Most notably, in the race to be the association's president, Rudy H. Fichtenbaum, a professor of economics at Wright State University with strong support among labor organizers, beat Irene T. Mulvey, a Fairfield University mathematics professor supported by several of the group's past leaders, by a vote of 2,246 to 1,295. (About a tenth of the association's members voted in the elections, a turnout that is fairly typical for the group.)
Mr. Fichtenbaum, the treasurer of the AAUP's Collective Bargaining Congress and a prominent advocate for academic labor in Ohio, was a strong critic of the association's ouster last year of its general secretary, Gary Rhoades, who was widely liked by union organizers in the field but often clashed with the central-office staff. Mr. Rhoades, who resigned after coming into conflict with the AAUP's current president, Cary Nelson, and after seeing his reappointment as general secretary opposed by the association's executive committee, was joined by a long list of leaders of the AAUP's unionized affiliates in endorsing Mr. Fichtenbaum's candidacy.
Unionization was not baked into the AAUP's cake when it was first formed in the early part of the 20th century. And it remained anathema to the AAUP well into the 1970s. As Gordon Arnold wrote in his book The Politics of Faculty Unionization, "it was the “prevailing view that American higher education was a meritocracy, and that union impulses were the result, at least in part, of professors who could not compete with their elite peers.” In a study for the Carnegie Commission on Higher Education, Seymour Martin Lipset and Everett C. Ladd Jr. concluded that faculty of “low scholarly achievement give greater backing to the principles of collective bargaining.” The oddity of forming unions for what were supposed to be high-ranking professionals was not lost even on the lay observer. As a 1976 story in the New York Times put it, faculty were “accustomed to looking with disdain at those who earn their living with muscles rather than their minds.” And unions were for the muscular.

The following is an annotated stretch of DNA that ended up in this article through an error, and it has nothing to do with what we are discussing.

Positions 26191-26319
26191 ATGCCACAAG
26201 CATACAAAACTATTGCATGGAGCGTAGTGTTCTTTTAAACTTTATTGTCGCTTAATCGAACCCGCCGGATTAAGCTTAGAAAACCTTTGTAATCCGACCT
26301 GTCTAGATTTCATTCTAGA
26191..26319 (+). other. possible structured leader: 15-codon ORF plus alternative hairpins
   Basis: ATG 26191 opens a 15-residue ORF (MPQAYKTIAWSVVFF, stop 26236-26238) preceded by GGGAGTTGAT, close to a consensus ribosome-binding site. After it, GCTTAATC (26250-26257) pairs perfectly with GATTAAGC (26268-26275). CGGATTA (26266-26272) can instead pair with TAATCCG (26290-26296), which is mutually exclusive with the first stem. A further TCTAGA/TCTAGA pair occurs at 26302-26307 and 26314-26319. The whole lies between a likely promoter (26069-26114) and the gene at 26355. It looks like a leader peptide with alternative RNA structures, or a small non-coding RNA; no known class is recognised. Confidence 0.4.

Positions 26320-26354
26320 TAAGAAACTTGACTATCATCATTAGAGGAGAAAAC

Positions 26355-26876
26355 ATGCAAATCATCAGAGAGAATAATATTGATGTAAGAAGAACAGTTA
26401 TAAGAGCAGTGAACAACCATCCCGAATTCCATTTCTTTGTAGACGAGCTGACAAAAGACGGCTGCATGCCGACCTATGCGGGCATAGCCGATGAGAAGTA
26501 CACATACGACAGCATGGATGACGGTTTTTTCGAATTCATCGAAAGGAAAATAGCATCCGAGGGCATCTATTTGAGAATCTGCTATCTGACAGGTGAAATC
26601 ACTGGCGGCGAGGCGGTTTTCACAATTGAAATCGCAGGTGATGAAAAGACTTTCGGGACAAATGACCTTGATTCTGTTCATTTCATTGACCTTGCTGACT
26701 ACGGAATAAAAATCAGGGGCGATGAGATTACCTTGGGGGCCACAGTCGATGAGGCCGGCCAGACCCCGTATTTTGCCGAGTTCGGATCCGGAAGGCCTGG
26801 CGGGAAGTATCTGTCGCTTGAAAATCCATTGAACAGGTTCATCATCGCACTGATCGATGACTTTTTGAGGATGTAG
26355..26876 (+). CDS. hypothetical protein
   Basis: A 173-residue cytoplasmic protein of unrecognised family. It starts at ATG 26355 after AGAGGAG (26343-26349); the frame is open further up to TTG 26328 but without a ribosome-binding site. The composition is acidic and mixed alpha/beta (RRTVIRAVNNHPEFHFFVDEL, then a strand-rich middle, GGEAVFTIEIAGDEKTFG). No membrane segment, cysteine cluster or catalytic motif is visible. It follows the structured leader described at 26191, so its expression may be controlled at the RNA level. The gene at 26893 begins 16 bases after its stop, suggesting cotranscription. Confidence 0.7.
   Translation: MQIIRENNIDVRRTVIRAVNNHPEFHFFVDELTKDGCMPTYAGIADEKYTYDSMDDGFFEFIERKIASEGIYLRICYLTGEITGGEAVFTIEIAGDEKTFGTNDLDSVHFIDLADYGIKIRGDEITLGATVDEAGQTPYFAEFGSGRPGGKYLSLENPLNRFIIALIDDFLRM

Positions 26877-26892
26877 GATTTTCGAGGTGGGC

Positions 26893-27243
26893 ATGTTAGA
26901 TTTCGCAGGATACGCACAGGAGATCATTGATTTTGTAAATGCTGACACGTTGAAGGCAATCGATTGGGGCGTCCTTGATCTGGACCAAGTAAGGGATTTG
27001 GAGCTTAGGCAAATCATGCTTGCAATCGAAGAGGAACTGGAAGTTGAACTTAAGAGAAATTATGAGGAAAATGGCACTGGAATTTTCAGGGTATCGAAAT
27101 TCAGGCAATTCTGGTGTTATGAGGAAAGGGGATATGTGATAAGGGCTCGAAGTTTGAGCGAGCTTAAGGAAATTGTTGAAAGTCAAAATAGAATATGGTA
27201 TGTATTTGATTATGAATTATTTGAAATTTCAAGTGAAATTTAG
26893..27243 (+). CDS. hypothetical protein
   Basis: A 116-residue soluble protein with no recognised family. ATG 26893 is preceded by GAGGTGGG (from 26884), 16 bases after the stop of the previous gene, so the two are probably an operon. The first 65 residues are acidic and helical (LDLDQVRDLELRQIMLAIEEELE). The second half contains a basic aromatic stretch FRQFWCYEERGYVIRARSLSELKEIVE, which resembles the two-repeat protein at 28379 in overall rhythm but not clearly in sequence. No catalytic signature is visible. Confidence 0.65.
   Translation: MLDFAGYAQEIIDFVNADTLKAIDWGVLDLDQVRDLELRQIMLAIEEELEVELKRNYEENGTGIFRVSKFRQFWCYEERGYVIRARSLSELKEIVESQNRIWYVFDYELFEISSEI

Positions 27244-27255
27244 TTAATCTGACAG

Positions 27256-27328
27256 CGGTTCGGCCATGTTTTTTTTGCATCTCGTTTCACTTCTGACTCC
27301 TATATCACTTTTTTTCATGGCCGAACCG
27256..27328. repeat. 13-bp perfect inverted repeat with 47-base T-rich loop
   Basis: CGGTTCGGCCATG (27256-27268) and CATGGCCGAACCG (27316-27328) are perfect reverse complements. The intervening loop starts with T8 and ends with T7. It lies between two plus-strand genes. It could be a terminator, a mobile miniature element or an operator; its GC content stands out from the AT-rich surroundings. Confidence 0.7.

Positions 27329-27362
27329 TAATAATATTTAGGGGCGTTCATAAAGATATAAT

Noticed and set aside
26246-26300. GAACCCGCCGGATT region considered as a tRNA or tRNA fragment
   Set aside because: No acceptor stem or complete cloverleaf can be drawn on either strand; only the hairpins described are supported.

The recent election results might sound a little bit too "inside baseball" to be relevant to the general public, but the truth is they are the culmination of a number of years of growing discontent from the rank and file of the AAUP. And it's hard to blame them. Most American professors are sitting at the bottom of the professional ladder trying desperately to move up. A significant number are adjuncts with no chance of getting to the next level. They will be stuck at the bottom with no benefits, low salaries, multiple teaching posts, large classes, and no offices. Meanwhile an elite (and aging few) will have the ultimate in job security (tenure) and will vacate their posts only of their own free will and only when their 401(k)s look big enough. In this kind of environment, it's no wonder that unionization seems like the answer for many.
Sure, these professors don't give a lot of thought to what unionization has done to other professions. It's now impossible in, for example, K-12 education for teachers to be financially rewarded for merit. And the profession has gotten a terrible reputation for tolerating total incompetence and even criminal behavior. And, of course, it hardly seems like a profession at all anymore. Just a bunch of union heavies fighting for job security.
That's why the AAUP for decades opposed the union of college faculty so strongly -- they wanted to maintain the idea that college teaching was a profession. The AAUP has long been torn between two sets of goals -- is it a professional organization devoted to developing standards for the profession or principles for its practice (a la its work on academic freedom)? Or is it an interest group devoted to getting the best deal for faculty?
But now it looks as if the latter is really the future (perhaps with the veneer of the former). There will be a few rarefied types like Cary Nelson at the top and then below them the unionized masses. If those at the top are disappointed in these election results, they have only themselves to blame. They have created a system in which those at the bottom were left with few other options.
One final thought. I was definitely taken aback at the low turnout for the AAUP vote, which the article says has not been unusual. How irrelevant has the AAUP become that only 1 in 10 members vote in elections? College faculty, who generally pride themselves on being "activists" of one sort or another, don't consider the AAUP relevant enough to bother casting a vote.